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Gundlach expects short-term rally in U.S. Treasuries on Fed: CNBC

NEW YORK Jeffrey Gundlach, chief executive officer of DoubleLine Capital, said on Wednesday he expected a short-term rally in U.S. Treasuries and that investors should “use the strength” in U.S. stocks to take profits and diversify in overseas markets.

“I am surprised with the relentless nature” of equities after the election of U.S. President Donald Trump, Gundlach said on CNBC. Gundlach, who oversees more than $101 billion in assets at Los Angeles-based DoubleLine, said he continued to short the shares of Chipotle Mexican Grill Inc (CMG.N), although he lost a lot of money at the beginning of his trade.

On the Fed, Gundlach said the influence of central bank officials has greatly increased.

“The market is really getting kind of old-school, where the market believes what the Fed says,” said Gundlach, widely known on Wall Street as the Bond King. “So what’s really important today isn’t the interest-rate increase, which we all know is going to happen, but it’s what happens with the Fed’s rhetoric.”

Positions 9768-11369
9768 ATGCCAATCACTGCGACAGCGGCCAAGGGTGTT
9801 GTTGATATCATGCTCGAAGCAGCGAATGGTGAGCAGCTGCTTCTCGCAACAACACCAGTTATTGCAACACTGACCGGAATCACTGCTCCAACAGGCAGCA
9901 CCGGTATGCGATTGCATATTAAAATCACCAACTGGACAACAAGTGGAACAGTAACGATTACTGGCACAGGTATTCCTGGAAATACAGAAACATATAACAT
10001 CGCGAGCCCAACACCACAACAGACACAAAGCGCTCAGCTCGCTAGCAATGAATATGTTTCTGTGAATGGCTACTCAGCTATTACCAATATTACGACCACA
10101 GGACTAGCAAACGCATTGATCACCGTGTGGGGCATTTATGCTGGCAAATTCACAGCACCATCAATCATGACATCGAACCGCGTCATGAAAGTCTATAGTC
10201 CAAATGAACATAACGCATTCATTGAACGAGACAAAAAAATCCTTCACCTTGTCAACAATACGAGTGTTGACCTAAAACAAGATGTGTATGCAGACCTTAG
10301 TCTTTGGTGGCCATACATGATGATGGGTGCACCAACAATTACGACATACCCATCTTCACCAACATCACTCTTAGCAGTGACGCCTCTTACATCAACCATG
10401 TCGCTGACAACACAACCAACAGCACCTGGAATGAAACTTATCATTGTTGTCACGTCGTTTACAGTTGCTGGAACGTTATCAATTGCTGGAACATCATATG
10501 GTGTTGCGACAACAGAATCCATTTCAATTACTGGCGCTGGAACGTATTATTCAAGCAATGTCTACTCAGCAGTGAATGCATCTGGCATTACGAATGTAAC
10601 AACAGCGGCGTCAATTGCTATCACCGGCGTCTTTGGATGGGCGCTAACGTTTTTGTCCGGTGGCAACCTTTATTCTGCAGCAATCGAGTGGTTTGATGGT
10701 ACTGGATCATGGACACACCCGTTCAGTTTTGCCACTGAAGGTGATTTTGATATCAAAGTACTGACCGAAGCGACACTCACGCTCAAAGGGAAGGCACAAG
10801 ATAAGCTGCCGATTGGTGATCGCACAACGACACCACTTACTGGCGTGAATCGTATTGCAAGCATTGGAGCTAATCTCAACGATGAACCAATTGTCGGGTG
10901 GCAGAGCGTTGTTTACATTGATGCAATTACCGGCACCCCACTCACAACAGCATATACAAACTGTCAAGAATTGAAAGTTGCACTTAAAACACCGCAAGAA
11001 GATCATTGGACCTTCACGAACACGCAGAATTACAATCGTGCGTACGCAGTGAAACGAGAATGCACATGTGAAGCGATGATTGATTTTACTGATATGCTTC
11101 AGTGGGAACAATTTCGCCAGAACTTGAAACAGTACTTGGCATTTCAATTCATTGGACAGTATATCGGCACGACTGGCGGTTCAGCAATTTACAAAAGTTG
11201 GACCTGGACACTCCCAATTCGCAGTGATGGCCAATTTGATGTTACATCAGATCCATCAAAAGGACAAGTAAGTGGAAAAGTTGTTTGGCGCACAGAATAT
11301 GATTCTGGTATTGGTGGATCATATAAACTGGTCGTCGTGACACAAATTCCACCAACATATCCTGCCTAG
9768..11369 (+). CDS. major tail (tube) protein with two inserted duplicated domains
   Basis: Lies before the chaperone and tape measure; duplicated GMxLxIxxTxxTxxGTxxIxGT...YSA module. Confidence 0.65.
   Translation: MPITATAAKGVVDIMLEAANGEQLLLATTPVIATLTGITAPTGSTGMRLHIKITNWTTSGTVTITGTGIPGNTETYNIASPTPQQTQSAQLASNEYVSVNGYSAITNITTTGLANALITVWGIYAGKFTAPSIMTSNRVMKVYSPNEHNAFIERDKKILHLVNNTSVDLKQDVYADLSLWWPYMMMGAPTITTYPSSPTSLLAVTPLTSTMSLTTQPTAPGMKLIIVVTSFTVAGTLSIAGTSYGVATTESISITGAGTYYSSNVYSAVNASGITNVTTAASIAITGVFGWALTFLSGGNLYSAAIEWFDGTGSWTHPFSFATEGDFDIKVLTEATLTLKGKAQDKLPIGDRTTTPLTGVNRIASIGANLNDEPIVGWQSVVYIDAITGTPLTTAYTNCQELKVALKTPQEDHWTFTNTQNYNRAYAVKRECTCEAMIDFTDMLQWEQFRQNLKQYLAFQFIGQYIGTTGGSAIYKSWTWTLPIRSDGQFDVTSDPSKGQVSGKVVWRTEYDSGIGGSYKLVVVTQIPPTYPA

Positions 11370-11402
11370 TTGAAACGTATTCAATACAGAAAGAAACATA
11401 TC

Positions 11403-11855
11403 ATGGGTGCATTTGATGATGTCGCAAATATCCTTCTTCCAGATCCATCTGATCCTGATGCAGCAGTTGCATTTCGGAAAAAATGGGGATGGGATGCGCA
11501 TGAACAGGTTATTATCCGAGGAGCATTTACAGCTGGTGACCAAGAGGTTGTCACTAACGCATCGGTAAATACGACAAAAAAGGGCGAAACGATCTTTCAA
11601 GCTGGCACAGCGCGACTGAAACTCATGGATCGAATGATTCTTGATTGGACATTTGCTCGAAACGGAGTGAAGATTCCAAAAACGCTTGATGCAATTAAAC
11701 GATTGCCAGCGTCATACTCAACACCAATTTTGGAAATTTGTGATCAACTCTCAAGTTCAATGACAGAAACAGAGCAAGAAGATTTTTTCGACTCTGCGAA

The U.S. Federal Reserve raised interest rates on Wednesday for the second time in three months, a move spurred by steady economic growth, strong job gains and confidence that inflation is rising to the central bank’s target.

The decision to lift the target overnight interest rate by 25 basis points to a range of 0.75 percent to 1.00 percent marked one of the Fed’s most convincing steps yet in the effort to return monetary policy to a more normal footing.

However, the Fed’s policy-setting committee did not flag any plan to accelerate the pace of monetary tightening – which Gundlach had expected. The statement was “not very hawkish,” Gundlach said to Reuters, shortly after the Fed decision.

Even so, the 30-year and 10-year Treasury yields hit one-week lows of 3.109 percent and 2.507 percent during the Fed’s press conference with Fed chair Janet Yellen. The yield on the benchmark 10-year Treasury closed on the day down 10 basis points to 2.50 percent. “The shorts (shortsellers) are getting squeezed,” Gundlach added.

(Reporting by Jennifer Ablan; Editing by Lisa Von Ahn, Matthew Lewis and David Gregorio)

Reuters